Lest we forget… what? The annual parade and ceremony of Remembrance is, on the day of, a time to remember and honour those who have served and especially those who have died, in a War. What ought we remember on the other 364 days of our years? Where do Wars come from?
Leaders of countries have the power to send troops into the battlefield. When one leader sends troops into the territory of another country, that leader sends troops to repel the attack. The War, it seems, does not stop until one side in the conflict is spent, clearly unable to fight with any effect anymore. The German surrendered in May of 1945.
The nuclear bomb convinced Japan to stop fighting which ended the second World War.
How is it that a leader agrees to massive killing of our fellow human beings? Some will say there is moral principle at stake. Left unopposed the one who started the invasion would, apparently, impose their will on our citizens, change what is important in our country, change everything for the worse. They would take, or more accurately, claim our land as belonging to them and all of these things would be too much to ignore, to allow. The people of the invasion speak up in opposition, and when that is not enough, they fight for what they believe to be right and to be theirs.
This is an argument without a winner as many die on both sides of it… until at least one side is spent, unable to continue the war. Drastic.
Remembrance Day is a time to remember those who left hearth and home to fight for that which was, in their hearts and minds, worth fighting for. Those who died in the process are especially remembered and honoured.
Such conflict is never a total surprise. WWII was expected in the mid 1930’s. Germany did some things that were ‘unacceptable’ yet were accepted, the cost of War yet too great. Something that needed to be stopped, wasn’t because it would be too hard, too unpopular, too costly on many levels. And the War came. The death tolls rose. Germany attracted Italy and Japan as allies offering world domination as the reward.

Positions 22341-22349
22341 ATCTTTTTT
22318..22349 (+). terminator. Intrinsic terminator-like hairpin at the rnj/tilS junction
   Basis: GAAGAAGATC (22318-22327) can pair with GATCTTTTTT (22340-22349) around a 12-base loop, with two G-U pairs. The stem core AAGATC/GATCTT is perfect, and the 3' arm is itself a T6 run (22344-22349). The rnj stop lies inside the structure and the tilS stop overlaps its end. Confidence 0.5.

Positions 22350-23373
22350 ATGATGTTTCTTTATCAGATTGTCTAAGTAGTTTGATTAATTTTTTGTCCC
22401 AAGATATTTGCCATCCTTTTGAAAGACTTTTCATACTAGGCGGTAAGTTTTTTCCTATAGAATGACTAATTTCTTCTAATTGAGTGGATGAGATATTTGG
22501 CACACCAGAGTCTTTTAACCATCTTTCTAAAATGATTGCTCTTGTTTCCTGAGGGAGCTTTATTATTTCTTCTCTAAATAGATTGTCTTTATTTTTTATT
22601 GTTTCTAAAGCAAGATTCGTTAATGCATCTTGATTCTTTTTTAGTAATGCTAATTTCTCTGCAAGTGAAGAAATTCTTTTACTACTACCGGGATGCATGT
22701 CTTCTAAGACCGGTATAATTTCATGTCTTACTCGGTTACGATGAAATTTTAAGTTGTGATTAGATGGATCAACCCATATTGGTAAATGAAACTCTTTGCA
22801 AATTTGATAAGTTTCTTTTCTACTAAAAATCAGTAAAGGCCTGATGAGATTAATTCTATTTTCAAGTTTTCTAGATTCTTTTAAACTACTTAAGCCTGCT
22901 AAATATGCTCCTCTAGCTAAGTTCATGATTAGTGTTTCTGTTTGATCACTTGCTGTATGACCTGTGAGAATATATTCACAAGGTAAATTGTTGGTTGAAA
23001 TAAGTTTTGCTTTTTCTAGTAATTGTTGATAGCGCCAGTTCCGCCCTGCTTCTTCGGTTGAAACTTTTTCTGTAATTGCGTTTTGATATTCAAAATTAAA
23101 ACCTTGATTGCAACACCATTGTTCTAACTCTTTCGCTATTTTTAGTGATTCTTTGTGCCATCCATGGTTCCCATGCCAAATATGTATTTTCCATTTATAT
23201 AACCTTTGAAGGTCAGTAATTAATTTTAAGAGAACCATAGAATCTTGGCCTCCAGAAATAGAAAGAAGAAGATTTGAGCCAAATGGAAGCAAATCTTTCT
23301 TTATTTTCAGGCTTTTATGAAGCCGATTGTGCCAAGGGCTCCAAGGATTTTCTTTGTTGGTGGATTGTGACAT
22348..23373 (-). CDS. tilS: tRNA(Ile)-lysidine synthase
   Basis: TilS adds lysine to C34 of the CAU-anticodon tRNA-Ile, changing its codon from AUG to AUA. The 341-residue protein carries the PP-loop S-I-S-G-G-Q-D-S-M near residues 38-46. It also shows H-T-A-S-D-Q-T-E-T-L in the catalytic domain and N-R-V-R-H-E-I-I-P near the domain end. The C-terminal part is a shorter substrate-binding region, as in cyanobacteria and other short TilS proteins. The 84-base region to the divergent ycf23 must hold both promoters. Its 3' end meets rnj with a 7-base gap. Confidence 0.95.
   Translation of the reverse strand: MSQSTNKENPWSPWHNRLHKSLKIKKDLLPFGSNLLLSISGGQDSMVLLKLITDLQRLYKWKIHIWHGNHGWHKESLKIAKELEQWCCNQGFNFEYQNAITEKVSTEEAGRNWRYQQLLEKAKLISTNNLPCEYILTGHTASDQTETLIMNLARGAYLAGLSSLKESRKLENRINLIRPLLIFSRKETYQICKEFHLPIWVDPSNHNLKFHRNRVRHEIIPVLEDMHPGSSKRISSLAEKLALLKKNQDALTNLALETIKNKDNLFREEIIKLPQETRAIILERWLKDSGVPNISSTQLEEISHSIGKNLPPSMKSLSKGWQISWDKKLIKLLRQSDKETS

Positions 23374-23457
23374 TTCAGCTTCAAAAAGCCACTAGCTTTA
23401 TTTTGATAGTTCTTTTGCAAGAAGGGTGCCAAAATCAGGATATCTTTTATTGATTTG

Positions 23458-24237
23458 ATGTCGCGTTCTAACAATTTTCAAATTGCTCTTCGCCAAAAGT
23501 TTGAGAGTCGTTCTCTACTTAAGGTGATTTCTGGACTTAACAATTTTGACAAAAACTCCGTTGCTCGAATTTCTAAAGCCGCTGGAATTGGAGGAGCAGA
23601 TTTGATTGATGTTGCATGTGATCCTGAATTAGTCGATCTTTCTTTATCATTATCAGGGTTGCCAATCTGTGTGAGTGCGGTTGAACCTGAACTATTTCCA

How do these things start?
These things start in the mind of future Leader at school age. That person is likely to have experienced bullying, whether as victim or offender or observer. They learned that the bully is to be allowed minor transgressions, maybe only being given a mild talking to as the push back of society to his/her actions. The bully keeps what they took. What children learn they bring with them into adulthood and the workplace. The bully experience feeds more enabling of bullying. The bully gains power and leadership roles, from which, for some, at some time, they have the influence to send out the troops in order to take or punish at their whim. Stopping them at this point is far more costly on all levels but one. The will of the people is strong enough that the disdain for death is less than the disdain for what the bully is about to do. If there was no bullying, many of today’s wars would not happen. Lest we forget.
As we remember and honour those who fought in the Wars, let us clearly remember that the seed of the idea of taking and punishing at whim are formed in children. Lest we forget, that we pay our Fallen the greatest honour by giving our every attention, our every effort to the way we act toward one another and most importantly of all, in our every teaching for our young citizens. Lest we forget where and how the very idea that War is a good option can be born.
In Remembrance, Lest we forget
(Think about it with Joseph Seiler returns next week)